Newport News January 11, 2016 - Huntington Ingalls Industries announced today that shipbuilders at its Newport News Shipbuilding division recently completed the installation of more than 14 million feet of electrical and fiber optic cable on the aircraft carrier Gerald R. Ford (CVN 78)—enough to reach from Earth to the International Space Station more than 10 times.
Gerald R. Ford’s design makes a significant leap to electrical power. With more than 10 million feet of electrical cable and 4 million of fiber optic cable, the ship’s electrical power replaces several legacy steam-powered systems onboard and brings extra electrical capacity to the ship for future technologies.
“Ford’s increased electrical capacity makes this ship unique,” said Rolf Bartschi, Newport News’ vice president of CVN 78 carrier construction. “The Ford-class aircraft carrier establishes the most capable, lethal and flexible platform for the Navy to incorporate the latest technologies. This platform equips the warfighter with the best weaponry, communications and operating systems that our nation has today. Electrical systems take less manpower to operate and maintain, so in terms of costs, the shift toward electrical not only improves the flexibility of the ship’s technologies, it also reduces operating and maintenance costs during the carrier’s 50-year service life.”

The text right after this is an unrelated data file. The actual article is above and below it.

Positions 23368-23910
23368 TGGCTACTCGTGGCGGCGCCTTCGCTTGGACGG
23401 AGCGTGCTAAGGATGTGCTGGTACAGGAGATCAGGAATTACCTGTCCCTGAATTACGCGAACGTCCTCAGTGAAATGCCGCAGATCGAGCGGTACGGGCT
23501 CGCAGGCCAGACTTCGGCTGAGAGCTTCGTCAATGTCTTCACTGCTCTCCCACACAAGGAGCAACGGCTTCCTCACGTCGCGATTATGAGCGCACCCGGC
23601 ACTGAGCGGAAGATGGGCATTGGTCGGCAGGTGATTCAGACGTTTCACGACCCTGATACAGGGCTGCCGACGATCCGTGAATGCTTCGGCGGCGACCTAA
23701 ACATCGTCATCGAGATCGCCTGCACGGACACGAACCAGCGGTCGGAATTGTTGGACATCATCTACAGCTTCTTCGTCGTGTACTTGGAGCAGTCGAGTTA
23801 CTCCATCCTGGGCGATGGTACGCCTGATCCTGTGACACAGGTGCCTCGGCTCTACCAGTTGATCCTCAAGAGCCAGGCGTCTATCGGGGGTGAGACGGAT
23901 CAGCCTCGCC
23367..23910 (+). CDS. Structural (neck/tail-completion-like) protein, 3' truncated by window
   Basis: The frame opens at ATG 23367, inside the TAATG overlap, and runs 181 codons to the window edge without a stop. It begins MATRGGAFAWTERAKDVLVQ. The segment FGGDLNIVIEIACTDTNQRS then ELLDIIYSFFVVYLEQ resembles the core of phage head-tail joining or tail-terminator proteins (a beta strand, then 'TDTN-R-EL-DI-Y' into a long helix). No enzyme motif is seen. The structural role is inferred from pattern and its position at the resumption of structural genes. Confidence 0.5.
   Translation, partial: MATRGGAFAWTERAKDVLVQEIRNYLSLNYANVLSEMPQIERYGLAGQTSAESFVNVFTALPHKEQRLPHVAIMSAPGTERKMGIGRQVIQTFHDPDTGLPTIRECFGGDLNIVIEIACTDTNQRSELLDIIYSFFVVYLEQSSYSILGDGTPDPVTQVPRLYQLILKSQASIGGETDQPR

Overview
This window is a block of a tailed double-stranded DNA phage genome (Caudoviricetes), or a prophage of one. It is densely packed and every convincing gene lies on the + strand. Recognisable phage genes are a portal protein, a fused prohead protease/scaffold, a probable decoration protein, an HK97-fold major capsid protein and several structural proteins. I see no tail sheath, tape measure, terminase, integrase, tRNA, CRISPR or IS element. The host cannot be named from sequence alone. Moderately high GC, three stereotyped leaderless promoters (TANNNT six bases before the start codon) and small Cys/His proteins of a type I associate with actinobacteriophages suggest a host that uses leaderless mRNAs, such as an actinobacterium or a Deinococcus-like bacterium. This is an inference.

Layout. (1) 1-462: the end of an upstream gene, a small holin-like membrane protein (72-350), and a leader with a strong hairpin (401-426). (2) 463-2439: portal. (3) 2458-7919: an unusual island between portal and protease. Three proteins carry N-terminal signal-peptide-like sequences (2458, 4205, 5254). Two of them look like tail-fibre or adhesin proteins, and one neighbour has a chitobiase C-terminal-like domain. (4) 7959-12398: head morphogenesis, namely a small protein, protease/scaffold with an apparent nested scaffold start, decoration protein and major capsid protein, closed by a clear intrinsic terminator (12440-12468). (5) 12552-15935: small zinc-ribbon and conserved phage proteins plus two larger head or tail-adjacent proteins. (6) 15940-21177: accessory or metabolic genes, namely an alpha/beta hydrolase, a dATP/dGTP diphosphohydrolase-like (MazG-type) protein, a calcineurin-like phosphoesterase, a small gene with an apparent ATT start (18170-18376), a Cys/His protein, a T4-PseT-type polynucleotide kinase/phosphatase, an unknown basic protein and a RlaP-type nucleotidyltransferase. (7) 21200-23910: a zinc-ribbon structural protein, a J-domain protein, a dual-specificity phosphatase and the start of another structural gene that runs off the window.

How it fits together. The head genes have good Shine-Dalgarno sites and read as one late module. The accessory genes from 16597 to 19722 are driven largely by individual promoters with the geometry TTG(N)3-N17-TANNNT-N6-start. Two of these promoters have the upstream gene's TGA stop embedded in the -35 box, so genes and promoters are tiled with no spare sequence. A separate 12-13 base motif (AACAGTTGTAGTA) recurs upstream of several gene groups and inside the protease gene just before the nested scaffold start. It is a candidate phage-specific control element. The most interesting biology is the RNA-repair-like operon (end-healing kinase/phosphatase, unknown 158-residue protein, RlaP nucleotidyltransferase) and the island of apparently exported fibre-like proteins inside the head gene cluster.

The Gerald R. Ford class’s design shifts away from steam power. The transition from steam to electrical power includes the carrier’s Electromagnetic Aircraft Launch System (EMALS), which contributes to a 33 percent increase in sortie generation rate compared to Nimitz-class carriers and steam catapults.
The millions of feet of cable make up the carrier’s electrical distribution system. The system provides the ship with over 250 percent more electrical capacity than previous carriers. This electrical capacity will help the ship load weapons and launch aircraft faster than older carriers. The increase in Gerald R. Ford’s fiber optic cables improves automations systems and data networks used by sailors onboard.